Patti McGill Peterson Center for International and Intercultural Studies
Through my travel enrichment grant, I was able to immerse myself even more into Kenyan life as I extended my stay in the country for an additional 10 days. I began my post-semester travels in a crammed matatu that traveled from the streets of Nairobi, through the Rift Valley, and onto Narok. I met my guide, Hellen Nkuraiya, who is the director of the first school I visited. Hellen is a Maasai woman who works on behalf of Maasai children, specifically young girls who are subject to marriage and circumcision. She started a school called Enkiteng Lepa, which in Ki-Maasai means, "school for cows." In Maasai culture, girls are exchanged for cows at young ages (as young as 10 or 11) and married off to older men. Hellen's school is a massive compound with impressive facilities. There is a building consisting of five or six spacious classrooms and offices for the teachers, a kitchen, and a girls (and now even boys) dormitory. The school's moto is, "Give girls an education" and that is just what she is doing. I was fortunate enough to stay in the dorms with the girls and experience their daily lives. If it were not for Hellen, these girls would be married and uneducated. Moreover, the fact that Hellen herself is an extremely educated Maasai woman is truly incredible and she serves as a role model for the aspiring young girls.
The second part of my stay involved returning to Nairobi and experiencing a different kind of Kenyan lifestyle in an area called Kibera, one of the largest slums in Africa (and quite possibly the largest slum in East Africa). I traveled via matatu every morning from where I was staying (which consisted of a middle to upper class neighborhood), to about a five minute drive down the road to Kibera, which opened my eyes to a totally new lifestyle and culture. I got off the matatu and was greeted by teachers from the Red Rose School who walked me to their campus and introduced me to the children. I was able to teach, sing, and play in five classes-baby class through class four. The children were always so excited, especially when I reached the older students. They loved hearing about America (especially snow) and they asked so many questions based on their knowledge of America cinema. Like my visit at Enkiteng Lepa, the Red Rose School proved how education is a powerful tool (and outlet) in the lives of these children.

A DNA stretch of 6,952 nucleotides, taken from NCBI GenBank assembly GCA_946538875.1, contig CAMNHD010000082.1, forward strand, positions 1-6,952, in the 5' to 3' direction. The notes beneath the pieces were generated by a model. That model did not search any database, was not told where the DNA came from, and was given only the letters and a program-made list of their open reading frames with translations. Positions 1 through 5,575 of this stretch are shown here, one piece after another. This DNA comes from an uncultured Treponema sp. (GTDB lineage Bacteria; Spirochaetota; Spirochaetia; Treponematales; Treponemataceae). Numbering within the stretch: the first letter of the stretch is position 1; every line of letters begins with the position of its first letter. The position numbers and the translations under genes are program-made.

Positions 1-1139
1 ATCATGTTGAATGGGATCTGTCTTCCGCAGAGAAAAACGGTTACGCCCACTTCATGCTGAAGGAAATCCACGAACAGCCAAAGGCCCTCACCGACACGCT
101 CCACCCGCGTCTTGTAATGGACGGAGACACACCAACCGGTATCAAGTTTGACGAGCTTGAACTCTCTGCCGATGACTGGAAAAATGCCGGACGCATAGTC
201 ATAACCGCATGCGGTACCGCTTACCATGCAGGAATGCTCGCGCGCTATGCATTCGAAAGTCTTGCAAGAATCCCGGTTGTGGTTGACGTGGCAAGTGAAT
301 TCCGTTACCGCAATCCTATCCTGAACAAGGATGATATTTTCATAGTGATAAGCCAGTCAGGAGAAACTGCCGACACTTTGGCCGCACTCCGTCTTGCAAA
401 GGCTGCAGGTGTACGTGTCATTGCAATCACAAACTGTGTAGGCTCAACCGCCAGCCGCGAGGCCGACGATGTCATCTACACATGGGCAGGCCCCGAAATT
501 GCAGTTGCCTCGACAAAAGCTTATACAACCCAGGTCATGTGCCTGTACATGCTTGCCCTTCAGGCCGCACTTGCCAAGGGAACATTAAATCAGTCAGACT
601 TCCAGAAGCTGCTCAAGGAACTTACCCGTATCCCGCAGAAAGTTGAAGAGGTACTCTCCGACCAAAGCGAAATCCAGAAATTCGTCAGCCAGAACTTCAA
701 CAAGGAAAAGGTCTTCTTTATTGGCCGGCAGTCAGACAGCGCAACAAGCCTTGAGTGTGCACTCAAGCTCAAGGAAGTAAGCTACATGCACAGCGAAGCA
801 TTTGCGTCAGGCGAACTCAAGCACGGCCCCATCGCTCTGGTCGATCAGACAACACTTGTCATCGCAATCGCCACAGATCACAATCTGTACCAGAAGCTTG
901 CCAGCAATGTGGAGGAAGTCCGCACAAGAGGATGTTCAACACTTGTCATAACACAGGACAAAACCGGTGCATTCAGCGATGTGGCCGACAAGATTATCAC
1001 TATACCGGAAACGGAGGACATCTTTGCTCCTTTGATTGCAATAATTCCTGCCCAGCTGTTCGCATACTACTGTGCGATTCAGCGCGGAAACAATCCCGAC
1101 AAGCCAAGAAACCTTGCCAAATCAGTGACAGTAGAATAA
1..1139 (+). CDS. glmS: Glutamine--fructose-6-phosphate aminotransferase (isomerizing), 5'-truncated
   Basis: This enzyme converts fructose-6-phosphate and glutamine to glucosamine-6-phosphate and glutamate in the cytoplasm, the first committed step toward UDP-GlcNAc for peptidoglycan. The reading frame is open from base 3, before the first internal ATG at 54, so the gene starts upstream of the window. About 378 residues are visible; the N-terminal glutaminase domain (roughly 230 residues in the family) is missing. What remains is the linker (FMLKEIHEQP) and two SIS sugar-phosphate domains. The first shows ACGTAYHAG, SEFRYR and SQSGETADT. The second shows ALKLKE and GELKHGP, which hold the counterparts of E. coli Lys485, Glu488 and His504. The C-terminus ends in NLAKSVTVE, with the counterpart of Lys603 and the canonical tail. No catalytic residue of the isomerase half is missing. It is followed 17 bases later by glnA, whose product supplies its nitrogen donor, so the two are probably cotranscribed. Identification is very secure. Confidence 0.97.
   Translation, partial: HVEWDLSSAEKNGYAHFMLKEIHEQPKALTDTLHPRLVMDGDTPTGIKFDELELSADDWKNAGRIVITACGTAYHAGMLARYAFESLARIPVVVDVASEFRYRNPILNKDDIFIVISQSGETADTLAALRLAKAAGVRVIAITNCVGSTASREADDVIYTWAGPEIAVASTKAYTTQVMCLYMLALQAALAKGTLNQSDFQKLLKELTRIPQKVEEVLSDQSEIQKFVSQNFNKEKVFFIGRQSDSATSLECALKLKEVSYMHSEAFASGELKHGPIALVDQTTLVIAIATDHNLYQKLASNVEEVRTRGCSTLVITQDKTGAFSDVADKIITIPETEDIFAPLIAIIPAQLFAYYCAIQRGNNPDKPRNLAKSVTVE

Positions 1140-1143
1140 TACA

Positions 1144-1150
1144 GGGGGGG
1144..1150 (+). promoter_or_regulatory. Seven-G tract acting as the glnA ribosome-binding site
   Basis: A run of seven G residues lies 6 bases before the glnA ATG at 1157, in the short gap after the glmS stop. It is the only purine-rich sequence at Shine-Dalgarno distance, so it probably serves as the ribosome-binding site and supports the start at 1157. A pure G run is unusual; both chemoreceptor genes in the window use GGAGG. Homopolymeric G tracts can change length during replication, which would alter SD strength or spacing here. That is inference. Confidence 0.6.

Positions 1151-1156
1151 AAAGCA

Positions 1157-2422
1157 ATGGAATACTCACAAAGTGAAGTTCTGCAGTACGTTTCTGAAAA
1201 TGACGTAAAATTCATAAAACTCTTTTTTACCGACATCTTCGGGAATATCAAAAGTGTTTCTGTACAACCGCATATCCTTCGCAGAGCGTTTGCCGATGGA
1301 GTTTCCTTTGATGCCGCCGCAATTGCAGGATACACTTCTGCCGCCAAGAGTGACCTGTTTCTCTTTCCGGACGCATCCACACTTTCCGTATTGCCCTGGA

Both visits opened my eyes to the significance of education in a developing country and specifically the effects of education on children who might not previously had had the chance of going to school. In a rural area (such as Maji Moto), education is saving the lives of young girls. In the slum (Kibera), education is offering an escape for children who are trying to rise above their community and eventually become leaders. These visits allowed me to meet not only incredible children, but also compassionate teachers and leaders who are devoting their lives to improving the lives of children-they give everything, every ounce, every inch, of themselves to the children-something that is truly remarkable. I am grateful to have been given this opportunity to extend my stay in Kenya and experience life as a Kenyan student in two contrasting locations.